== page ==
EPA Finds HBCD Poses Unreasonable Risks to Human Health and the Environment
Released on June 29, 2022.
Today, the U.S. Environmental Protection Agency (EPA) finalized a revision to the risk determination for cyclic aliphatic bromide cluster (HBCD), finding that HBCD, as a whole chemical substance, presents an unreasonable risk of injury to human health and the environment when evaluated under its conditions of use.
Uses and Risks Associated with HBCD
HBCD is primarily used as an additive in building insulation, and used in solder paste, recycled plastics, and automobile replacement parts.
In its revised risk determination based on the September 2020 risk evaluation, EPA found that HBCD presents unreasonable risk to workers from both short- and long-term inhalation exposure if personal protective equipment (PPE), such as respirators, is not used. The unreasonable risk presented by HBCD is driven by exposures from import, processing, commercial use, and disposal of HBCD. Risks from acute exposures include developmental effects such as decreased fetal viability and body weight. Risks can also include short-term changes in thyroid hormones, which may result in irreversible developmental outcomes such as neurotoxicity and other effects. Risks from chronic exposures can include disruption of the thyroid, which can cause other health impacts.
EPA also determined in the revised risk determination that HBCD presents unreasonable risks to the environment from the import, processing, recycling, commercial use, and disposal of HBCD. EPA found risks to aquatic and sediment-dwelling organisms, including delayed hatching and reduced growth of offspring for some fish.
In this revised risk determination, EPA made its determination of unreasonable risk for HBCD as a whole chemical substance. EPA used the whole chemical risk determination approach for HBCD in part because there are benchmark exceedances for multiple conditions of use (spanning across most aspects of the chemical life cycle from manufacturing (import), processing, commercial use, and disposal) for both health and the environment; HBCD is a persistent, bioaccumulative and toxic substance; and the health effects associated with HBCD exposures are irreversible. Because these chemical-specific properties cut across the conditions of use within the scope of the risk evaluation, and a substantial amount of HBCD’s conditions of use drive the unreasonable risk, EPA is better positioned to achieve its TSCA objectives by issuing a whole chemical determination for HBCD. The revised risk determination supersedes the condition of use-specific no unreasonable risk determinations that were previously issued by order under TSCA section 6(i) in the September 2020 HBCD risk evaluation.
EPA’s revised risk determination for HBCD does not reflect an assumption that all workers always appropriately wear personal protective equipment (PPE), even though some facilities might be using PPE as one means to reduce workers’ exposures. EPA understands that there could be occupational safety protections in place at workplace locations; however, not assuming use of PPE reflects EPA’s recognition that unreasonable risk may exist for subpopulations of workers that may be highly exposed because they are not covered by Occupational Safety and Health Administration (OSHA) standards, or their employers are out of compliance with OSHA standards, or because OSHA has not issued a permissible exposure limit (as is the case for HBCD). EPA’s decision not to assume that PPE is always and appropriately used should not be viewed as an indication that EPA believes there is widespread non-compliance with applicable OSHA standards. In fact, EPA received public comments from industry respondents about occupational safety practices currently in use at their facilities. EPA will consider these comments, as well as other information on use of PPE and other ways industry protects its workers, as potential ways to address unreasonable risk during the risk management process.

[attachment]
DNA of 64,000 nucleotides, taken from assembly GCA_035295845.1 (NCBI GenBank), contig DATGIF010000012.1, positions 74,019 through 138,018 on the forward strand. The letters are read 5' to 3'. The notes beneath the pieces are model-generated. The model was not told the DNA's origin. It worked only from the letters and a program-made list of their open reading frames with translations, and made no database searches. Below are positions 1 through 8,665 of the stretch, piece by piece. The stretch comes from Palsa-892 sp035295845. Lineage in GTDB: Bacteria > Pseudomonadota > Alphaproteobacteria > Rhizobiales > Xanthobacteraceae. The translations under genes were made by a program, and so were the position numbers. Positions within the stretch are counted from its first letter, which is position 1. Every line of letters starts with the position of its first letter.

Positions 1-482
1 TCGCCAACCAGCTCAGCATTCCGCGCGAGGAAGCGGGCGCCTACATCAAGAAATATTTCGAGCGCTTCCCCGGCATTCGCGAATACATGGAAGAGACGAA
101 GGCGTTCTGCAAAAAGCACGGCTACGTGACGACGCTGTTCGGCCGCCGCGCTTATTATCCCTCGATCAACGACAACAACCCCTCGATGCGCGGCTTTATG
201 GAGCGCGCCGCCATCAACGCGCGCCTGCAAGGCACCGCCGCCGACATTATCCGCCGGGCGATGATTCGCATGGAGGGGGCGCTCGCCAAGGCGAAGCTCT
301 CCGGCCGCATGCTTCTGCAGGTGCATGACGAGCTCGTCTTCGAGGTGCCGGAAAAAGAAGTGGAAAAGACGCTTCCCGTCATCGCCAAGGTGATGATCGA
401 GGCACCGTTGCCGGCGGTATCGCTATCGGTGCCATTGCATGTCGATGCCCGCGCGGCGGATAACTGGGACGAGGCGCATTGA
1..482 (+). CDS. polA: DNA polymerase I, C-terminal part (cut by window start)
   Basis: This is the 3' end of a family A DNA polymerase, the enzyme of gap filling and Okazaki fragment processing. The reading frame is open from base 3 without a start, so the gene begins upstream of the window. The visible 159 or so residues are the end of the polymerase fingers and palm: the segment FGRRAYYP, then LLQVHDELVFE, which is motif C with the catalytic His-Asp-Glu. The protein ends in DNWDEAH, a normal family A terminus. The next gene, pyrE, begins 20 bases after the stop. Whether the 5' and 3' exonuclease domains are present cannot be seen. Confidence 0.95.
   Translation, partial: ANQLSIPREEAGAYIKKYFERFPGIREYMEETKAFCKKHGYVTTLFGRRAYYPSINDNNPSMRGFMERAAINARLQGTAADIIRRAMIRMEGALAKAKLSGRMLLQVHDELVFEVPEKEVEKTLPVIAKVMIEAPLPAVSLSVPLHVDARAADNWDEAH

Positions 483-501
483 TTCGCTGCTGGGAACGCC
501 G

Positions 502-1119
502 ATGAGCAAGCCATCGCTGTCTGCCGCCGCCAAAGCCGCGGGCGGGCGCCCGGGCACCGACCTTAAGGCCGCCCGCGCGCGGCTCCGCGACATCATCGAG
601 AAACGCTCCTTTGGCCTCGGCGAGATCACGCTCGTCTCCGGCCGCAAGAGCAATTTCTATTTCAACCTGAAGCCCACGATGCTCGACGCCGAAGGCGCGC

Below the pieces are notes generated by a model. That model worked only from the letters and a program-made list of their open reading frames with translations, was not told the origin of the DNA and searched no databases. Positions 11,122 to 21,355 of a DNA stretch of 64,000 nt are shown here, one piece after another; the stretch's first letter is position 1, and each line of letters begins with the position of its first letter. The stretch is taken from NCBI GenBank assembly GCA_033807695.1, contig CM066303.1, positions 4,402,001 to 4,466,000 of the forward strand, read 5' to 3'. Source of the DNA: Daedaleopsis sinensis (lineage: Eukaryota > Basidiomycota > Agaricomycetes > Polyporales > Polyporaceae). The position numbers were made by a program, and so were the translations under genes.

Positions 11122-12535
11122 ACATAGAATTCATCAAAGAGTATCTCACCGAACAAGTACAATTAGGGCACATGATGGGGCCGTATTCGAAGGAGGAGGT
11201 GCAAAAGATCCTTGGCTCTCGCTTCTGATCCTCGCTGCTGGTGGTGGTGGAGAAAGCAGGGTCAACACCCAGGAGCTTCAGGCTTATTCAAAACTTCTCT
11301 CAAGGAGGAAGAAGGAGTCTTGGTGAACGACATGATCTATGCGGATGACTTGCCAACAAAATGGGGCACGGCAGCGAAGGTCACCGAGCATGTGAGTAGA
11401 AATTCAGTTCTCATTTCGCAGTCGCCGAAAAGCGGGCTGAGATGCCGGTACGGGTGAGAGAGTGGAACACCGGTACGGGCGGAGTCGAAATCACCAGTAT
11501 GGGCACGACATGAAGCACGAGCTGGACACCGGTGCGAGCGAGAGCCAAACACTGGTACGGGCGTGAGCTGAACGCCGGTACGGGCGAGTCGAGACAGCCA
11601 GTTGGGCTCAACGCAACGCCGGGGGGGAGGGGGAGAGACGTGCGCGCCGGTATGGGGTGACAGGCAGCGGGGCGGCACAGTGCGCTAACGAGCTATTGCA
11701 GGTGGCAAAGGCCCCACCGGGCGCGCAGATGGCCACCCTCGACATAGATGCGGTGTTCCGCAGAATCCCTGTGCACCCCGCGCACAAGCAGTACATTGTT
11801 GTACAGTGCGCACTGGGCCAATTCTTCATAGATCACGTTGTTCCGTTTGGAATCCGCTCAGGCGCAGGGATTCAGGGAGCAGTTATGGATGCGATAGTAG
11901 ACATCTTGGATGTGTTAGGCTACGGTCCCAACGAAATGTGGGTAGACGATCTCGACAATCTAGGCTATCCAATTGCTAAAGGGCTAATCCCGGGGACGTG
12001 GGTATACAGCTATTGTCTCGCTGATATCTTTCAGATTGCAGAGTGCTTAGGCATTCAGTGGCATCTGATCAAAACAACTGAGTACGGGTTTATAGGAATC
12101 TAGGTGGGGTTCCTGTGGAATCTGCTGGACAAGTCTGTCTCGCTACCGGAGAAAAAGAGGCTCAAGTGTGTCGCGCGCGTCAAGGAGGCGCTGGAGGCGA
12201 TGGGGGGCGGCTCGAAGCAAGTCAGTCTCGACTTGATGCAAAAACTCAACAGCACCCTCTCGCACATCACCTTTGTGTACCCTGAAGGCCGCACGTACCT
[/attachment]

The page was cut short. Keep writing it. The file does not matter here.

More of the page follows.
Next Steps for HBCD
EPA is now moving forward on risk management to protect communities from the unreasonable risk presented by HBCD. Note that in taking this action, EPA has not conducted a new scientific analysis on this chemical and the risk evaluation continues to characterize risks associated with individual conditions of use in the risk evaluation of HBCD in order to inform risk management.
In June 2021, EPA announced a path forward for the first 10 chemicals to undergo risk evaluation under the Toxic Substances Control Act (TSCA) to ensure the public is protected from unreasonable risks from these chemicals in a way that is supported by science and the law. The revised risk determination for HBCD was developed in accordance with these policy changes, as well as the Biden-Harris Administration’s Executive Orders and other directives, including those on environmental justice, scientific integrity, and regulatory review. EPA’s revisions ensure that the HBCD risk determination better aligns with the objectives of protecting health and the environment under the amended TSCA.